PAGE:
After the sessions, separate time (10 minutes) was allotted for collecting feedback from the 218 students about the simulation we used, by a questionnaire that included 10 closed-ended questions. The responses were recorded on 5-point Likert scale. A structured questionnaire similar to that by Chaudhary P et al., was adopted for collecting the responses about the current intervention (7). For the present study, a few modifications were made to the questions making them suitable for assessing the student’s attitudes toward model-assisted learning. The reliability of the questionnaire showed Cronbach’s Alpha value of 0.615. The questionnaire also included one open-ended question asking for their independent observations and suggestions.

Statistical Analysis

The data collected were analysed statistically using Statistical Package for Social Sciences (SPSS) software, version 22.0. The scores of preintervention and postintervention tests were described as mean and standard deviation. The improvement of the test scores was analysed using paired t-test in both the test and control groups. Postinterventional scores of both groups were compared. Feedback score was described in percentage. Comments and suggestions were noted.


In the present study, the mean age of the students in years was 19.07±0.69 and 19.1±0.71 for the intervention and non intervention groups respectively. The number of males and females in the intervention group were 52 and 57 in a ratio 1: 1.1 and the same in the non intervention group was 49 and 60 in a ratio 1:1.2. The pretest scores of both groups were comparable. Post-test scores showed a statistically significant difference between groups (student t-test, p<0.05) (Table/Fig 4). There was a significant improvement in knowledge scores in the intervention group compared to the non intervention group (student t-test, p-value<0.003) (Table/Fig 5).

It was observed that 99.1% of students mentioned this method as satisfactory and appreciated the benefit of using a series of models in making the concepts clear. While 85.8% of students felt it as more interactive, 96.8% got a better understanding of the topic and found it useful to solve confusion related to the topic. The duration given for handling models was not adequate for 68.1% of students (Table/Fig 6).

Students’ responses to the open-ended question asking for any observation regarding the use of models included the following remarks.

1. PowerPoint is rather confusing because the cross sections at different levels are difficult to grasp at first look.
2. Got a better 3D picture of embryonic development.
3. Models were impressive and they made it easy to remember the ‘week of twos’.
4. Easy to understand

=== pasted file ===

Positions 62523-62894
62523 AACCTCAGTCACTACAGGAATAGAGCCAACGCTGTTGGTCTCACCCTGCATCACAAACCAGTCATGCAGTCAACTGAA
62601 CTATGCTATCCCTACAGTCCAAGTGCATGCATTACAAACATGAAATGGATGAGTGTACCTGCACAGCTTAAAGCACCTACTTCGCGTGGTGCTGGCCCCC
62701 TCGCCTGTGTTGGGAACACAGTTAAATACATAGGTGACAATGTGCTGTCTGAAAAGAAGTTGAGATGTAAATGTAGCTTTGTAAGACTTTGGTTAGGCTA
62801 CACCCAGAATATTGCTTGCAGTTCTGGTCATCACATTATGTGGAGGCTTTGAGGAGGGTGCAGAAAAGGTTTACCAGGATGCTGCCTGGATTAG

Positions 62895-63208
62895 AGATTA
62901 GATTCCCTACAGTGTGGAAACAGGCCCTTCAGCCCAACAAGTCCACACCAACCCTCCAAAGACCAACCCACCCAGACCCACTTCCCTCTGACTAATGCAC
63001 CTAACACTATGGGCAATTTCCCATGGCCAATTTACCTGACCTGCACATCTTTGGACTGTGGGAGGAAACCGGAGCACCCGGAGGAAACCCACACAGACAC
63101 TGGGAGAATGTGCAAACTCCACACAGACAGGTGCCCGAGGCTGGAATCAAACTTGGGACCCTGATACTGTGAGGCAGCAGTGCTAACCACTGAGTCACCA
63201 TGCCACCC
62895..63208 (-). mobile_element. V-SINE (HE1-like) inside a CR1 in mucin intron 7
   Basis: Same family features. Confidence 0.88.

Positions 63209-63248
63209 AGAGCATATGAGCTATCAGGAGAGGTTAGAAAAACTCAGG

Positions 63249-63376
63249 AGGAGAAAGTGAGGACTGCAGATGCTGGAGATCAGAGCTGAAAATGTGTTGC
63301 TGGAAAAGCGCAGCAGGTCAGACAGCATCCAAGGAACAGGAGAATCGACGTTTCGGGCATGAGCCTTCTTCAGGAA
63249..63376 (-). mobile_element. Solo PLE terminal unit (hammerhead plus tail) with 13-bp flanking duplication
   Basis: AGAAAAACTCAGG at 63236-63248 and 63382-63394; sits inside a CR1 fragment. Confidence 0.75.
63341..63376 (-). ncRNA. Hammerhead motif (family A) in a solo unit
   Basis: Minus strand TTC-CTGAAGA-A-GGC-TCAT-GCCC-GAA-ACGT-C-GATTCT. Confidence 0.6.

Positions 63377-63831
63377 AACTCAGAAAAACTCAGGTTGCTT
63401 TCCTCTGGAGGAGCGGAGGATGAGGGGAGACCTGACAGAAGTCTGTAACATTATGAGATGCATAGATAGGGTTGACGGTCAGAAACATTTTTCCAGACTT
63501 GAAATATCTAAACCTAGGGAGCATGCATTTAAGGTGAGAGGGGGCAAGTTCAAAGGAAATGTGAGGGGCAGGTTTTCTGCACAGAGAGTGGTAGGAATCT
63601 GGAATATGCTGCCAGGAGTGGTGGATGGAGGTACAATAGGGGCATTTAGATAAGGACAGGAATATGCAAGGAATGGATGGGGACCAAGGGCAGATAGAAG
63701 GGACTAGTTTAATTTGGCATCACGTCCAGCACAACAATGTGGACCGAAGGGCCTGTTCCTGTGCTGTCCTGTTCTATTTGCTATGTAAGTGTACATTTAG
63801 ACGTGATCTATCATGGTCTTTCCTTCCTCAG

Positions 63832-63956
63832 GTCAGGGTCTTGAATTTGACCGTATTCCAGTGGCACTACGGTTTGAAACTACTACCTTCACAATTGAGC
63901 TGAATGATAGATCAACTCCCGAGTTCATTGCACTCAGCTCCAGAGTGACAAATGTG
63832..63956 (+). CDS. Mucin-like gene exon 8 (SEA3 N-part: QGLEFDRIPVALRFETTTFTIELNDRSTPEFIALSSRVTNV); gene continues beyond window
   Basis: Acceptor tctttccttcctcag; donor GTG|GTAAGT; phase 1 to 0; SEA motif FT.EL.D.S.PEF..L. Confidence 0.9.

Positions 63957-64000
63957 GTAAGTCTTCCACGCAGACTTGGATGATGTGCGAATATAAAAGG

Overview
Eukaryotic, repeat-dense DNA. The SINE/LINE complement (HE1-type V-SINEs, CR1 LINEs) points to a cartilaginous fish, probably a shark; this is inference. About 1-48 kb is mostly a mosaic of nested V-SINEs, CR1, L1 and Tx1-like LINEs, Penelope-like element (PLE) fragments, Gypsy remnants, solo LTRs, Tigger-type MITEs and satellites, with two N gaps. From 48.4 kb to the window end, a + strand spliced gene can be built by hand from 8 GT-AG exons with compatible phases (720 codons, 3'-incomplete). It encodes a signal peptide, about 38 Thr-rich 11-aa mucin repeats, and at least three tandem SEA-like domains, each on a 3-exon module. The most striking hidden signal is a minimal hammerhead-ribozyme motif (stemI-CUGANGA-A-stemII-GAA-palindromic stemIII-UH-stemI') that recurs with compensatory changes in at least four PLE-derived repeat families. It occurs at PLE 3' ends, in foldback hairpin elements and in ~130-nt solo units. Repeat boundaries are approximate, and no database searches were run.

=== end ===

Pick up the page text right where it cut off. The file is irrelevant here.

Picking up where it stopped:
5. Cavities well understood
6. Spatial understanding of germ layers is better.
7. Much better than the videos and diagrams for understanding the changes.
8. Able to visualise the second week’s changes more perfectly.
9. No need to memorise the events.
10. Handmade models are better than synthetic models because that itself generates interest among students.


Theory hours are preferred for teaching embryology over practical hours, due to limited hours for embryology in the curriculum and large class size. For beginners, visualisation of the three-dimensional concept of the developing embryo with its related developmental processes within a short time becomes a tedious and time-consuming experience. (8).

Newer technologies that include simulation methods, Virtual Reality (VR), simulation-based screens or 3D printed models may not be available or used universally (5). Expensive 3D embryology learning modules prompt many institutions to stay away from these resources (2),(5). There are studies available incorporating non digital, physical models which report the significant role of physical models in teaching anatomy in spite of the increasing availability of 3D web-based and computer-based models (3),(9),(10),(11). The models available in the department museums will be usually a single model representing a particular stage or week, which will not be suitable to deliver or understand the sequence of changes happening in the embryo. The material by which they are made is also heavy most of the time and not suitable for frequent, rough handling by the students and faculties. In such situations, cheaper handmade models can to a great extent be substitutes for the costly digital embryology platforms (5). The incorporation of low-cost effective models is not a newer concept. Teaching with these models can be done synchronously with dissection or small group discussions.

Handmade models may be of two broad categories; either prepared and performed by competent faculty themselves or prepared under guidance by the students as part of their academic program (12),(13). But the creation of models requires the expression of psychomotor skill and imparts both implicit and explicit knowledge and provides three-dimensional information about the topic concerned (14). Some students respond negatively to learning by making models, as they are not skilled in handcraft or the time consumed for this process is apparently more than the time spent by them for effective learning of the same topic without relying on models (15). So, authors concentrated on teaching with instructor-designed low-cost models.

Ribaupierre S et al., noticed the influence of models in gaining spatial awareness (8). Authors method of teaching with hand-made models provides more room for the generation of 3D concepts of embryological events which are otherwise difficult to attain. This can be simultaneously used for induction of learning embryology as well as for the later reassessment of the knowledge they gained, which in turn provides an index of the efficiency of the proposed teaching exercise. Visual, auditory, and tactile sensations that the students achieve by using models will stimulate a lot of neuronal circuits within the brain that will augment the consolidation of long-term memory (16).